3.14.22 admin@nihonto

I am pleased to present this beautiful katana by the Shintô smith, Toshinaga (歳長).  Toshinaga was originally from the city of Awa in the province of Tokushima on Shikoku Island.  He later went to Horikawa in Yamashiro province.  His original name was Nimura Gizaemon and his initial sword making signature was Hirotsugu (廣次).  Later his name was changed to Toshinaga (歳長) and his full signature was Yamashiro (no) Kami Toshinaga (山城守歳長).  He is the older brother of Mutsu (no) Kami Toshinaga (陸奥守歳長).  He is rated by Fujishiro as a Jô-saku smith (upper class) and the cutting abilities of his swords are rated as Ryôwazamono (this coveted rating means that his swords has superior sharpness and cutting ability).  Evidencing this fact, we find that this sword has a cutting test done in 1673.

The description of this sword is as follow:

Nagasa (length):                                            25 3/8 inches or 64 cm.

Moto-Haba (width at the base):                      3.1 inches or 1.12 cm.

Saki-haba (width at the point):                      2.2 inches or 0.86 cm.

Kasane (blade thickness):                              0.27 inches or 0.7 cm.

Sori (curvature):                                            0.51 inches or 1.3 cm.

This is a very stout blade with a shallow torii sori as one would expect to find in a blade made shortly after the Kanbun era.  This smith worked in the middle of the 17th century and the blade reflects the attributes of that time period very well.  The kitae is a vivid itame hada with some areas of slight mokume hada.  The hamon is a shallow but undulating notare-midare that is based on nie rather than nioi.  There is ji nie found throughout the blade sometimes in the form of yubashiri in some areas and tobiyaki in others.  There is quite a bit of kinsuji throughout the hamon.  All of these features add up to a blade of extreme beauty and very high quality.  The bôshi is ko-maru )small turn-back) with a short kaeri.  The notare hamon continues into the boshi and on the omote side it becomes hakikake.  The nakago is ubu and both the mei and the cutting test are extremely skillfully cut.  The cutting test on the ura  is cut with small precise strokes and is beautiful.  The kanji are not inlaid with gold, but they stand-out very well nevertheless.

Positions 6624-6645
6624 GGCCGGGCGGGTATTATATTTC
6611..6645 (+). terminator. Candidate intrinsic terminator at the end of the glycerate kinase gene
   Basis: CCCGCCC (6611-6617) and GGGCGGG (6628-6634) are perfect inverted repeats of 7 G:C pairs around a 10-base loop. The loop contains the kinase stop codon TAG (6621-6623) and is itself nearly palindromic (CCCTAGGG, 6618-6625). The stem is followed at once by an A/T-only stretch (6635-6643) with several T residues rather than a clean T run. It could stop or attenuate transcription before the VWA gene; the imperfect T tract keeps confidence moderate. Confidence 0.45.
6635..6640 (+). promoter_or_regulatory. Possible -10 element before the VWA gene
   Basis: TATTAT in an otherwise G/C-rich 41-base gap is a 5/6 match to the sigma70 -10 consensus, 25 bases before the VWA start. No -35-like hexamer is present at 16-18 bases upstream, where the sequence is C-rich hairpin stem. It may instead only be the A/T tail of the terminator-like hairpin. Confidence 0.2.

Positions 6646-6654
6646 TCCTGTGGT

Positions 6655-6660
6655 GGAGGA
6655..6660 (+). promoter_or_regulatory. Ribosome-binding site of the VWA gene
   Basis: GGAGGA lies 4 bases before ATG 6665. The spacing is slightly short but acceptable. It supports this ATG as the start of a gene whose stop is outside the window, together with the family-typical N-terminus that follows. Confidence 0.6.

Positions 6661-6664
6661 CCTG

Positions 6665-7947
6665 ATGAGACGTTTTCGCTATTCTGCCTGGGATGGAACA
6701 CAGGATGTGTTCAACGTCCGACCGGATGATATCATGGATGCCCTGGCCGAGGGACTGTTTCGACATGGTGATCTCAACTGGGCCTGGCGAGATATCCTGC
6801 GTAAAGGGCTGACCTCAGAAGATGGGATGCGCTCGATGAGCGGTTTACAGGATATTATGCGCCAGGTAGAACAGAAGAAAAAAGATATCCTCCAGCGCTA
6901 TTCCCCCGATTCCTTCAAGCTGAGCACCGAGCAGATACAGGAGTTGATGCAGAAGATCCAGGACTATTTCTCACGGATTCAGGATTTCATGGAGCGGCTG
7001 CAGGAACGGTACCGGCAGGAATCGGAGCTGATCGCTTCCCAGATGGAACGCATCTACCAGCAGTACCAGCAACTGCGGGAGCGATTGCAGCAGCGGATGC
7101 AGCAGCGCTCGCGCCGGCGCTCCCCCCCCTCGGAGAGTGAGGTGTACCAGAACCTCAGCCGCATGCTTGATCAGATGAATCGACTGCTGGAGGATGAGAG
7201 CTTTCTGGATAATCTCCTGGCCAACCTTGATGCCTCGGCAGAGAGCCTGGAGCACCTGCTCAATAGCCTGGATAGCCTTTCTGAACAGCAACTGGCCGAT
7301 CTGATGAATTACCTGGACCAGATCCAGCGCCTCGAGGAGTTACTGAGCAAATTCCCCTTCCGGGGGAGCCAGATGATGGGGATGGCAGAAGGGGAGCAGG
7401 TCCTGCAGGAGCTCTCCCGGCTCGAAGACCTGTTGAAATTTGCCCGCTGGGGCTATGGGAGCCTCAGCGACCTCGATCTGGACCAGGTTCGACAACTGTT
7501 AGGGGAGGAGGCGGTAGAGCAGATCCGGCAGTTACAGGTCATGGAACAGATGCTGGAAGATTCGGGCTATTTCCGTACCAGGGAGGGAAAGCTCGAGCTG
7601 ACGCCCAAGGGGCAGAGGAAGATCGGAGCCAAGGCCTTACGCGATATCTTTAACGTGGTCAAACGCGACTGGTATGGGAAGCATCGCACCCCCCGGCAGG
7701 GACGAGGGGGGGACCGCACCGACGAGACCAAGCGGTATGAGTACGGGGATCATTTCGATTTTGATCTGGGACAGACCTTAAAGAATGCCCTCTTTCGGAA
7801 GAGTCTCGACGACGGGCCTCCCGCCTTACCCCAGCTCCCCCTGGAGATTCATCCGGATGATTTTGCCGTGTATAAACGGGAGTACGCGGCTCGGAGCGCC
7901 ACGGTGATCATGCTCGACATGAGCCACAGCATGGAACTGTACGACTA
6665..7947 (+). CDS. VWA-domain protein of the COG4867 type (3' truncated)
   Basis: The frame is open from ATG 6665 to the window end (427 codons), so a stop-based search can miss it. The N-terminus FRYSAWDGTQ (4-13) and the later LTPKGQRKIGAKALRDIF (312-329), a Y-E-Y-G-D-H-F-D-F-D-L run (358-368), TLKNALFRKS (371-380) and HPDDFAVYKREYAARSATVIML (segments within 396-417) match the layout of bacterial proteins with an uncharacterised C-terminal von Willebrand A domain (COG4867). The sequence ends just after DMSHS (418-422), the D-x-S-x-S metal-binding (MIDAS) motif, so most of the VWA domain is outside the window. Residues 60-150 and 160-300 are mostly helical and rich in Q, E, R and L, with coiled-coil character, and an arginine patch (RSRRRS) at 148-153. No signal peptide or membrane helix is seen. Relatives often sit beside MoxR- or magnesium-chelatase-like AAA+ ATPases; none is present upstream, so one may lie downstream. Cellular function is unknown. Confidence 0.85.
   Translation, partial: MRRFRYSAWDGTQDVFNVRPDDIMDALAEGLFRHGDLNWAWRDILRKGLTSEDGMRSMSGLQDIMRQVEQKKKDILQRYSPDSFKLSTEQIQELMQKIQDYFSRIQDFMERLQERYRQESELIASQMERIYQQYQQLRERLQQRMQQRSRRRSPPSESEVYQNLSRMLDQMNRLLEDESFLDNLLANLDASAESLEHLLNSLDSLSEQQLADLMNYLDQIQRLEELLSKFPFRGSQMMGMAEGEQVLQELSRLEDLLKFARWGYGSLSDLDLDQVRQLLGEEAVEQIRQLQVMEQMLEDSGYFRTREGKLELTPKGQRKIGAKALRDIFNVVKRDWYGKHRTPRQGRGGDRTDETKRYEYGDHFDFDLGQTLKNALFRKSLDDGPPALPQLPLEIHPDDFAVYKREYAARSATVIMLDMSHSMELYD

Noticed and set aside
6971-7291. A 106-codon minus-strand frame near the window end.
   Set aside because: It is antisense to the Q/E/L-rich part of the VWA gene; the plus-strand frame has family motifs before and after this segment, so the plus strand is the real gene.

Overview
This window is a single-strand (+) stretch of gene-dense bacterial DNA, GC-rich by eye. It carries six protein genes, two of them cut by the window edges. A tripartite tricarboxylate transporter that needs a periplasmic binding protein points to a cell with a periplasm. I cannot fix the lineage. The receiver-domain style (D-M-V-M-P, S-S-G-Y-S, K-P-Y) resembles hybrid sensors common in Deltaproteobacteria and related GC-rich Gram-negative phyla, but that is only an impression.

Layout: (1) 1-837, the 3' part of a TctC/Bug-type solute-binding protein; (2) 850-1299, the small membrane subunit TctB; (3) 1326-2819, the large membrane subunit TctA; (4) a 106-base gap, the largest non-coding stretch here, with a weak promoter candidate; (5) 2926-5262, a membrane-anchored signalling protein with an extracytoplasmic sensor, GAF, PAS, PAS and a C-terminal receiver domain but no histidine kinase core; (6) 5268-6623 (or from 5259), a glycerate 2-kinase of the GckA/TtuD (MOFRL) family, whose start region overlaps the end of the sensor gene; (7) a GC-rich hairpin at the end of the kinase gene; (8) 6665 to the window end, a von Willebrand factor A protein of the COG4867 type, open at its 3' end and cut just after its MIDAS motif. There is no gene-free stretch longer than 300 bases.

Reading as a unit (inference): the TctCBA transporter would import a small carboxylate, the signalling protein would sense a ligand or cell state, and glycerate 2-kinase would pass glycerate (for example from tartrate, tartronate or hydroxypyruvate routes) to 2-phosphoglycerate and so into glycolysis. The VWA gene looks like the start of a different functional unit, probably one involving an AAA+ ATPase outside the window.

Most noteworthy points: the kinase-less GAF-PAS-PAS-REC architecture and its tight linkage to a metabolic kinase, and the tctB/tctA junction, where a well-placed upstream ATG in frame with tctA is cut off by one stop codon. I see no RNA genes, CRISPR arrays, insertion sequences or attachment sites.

The full signature of the blade is Rakuyô Yamashiro (no) Kami Fujiwara Toshinaga (洛陽山城守藤原歳長).  This is an important signature because the inclusion of the term “Rakuyô” means “Kyotô”.  This verifies that this blade was made while Toshinaga was studying sword making in Kyotô while he was living in Horikawa after he received the title of “Yamashiro no Kami”.

As noted above, this blade also has a rather extensive cutting test that was performed in the first year of Enpô (1673).  The full cutting test reads: Enpô Gannen Juni Gatsu Kyûka Oite Ashu Suzuki Rei Nagasakashi Jinbei Saidan Sôdan Sôkotsu Chokukan Sen Dodannari  (延宝元年十二月九日於阿州富田洲崎長坂氏甚兵衛截断壮男直徹千土壇也).  This means,” On December 9th of the first year of Enpô (1673) at Tomita Suzaki in Ashû (Awa Province in Shikoku), Nagasaki Jinbei (the test cutter) cut through the shoulders of a middle aged man and (the cut) went into the ground.

This katana comes with a very nice set of Edo period koshirae.  The saya is lacquered very beautifully as can be seen in the photos below.  The tsuba is iron and looks to be of the Ono school and measures 2 ¾ inches by 2 7/16 inches.  The fuchi and kashira are of shakudo and are signed Sekijôken Motozane (kao) (H 06004.0 in Haynes reference).  Motozane was born in Mito in Hitachi Province in 1741.  He passed away in 1830.  He studied with the masters of the Nara school in Edo.  His style became a combination of the Hamano, Sugiura Jôi, and Yokoya school styles.  He founded the Taizen Sekijôken family school.  The workmanship and condition of this fuchi and kashira is really wonderful.  The menuki are made of copper and they consist of very realisticly rendered carvings of  two mice, one on each side of the tsuka.  The condition of the koshirae is excellent with only a couple of very small repairs to the lacquer that were done a very long time ago.

The condition of the blade is also excellent.  It is in very good polish with no blemishes, flaws, or problems of any kind.  It has an original large groove on each side that fills the shinogi.  As noted, the nakago is unshortened and in pristine condition.  If you always wanted to own a blade with a cutting test, don’t miss this chance.  They are getting more and more difficult to find, especially for less than $20,000.00.  This blade comes with NBTHK Tokubetsu Hozon papers that attest to the authenticity of the maker of this blade and also attest to the validity of the cutting test.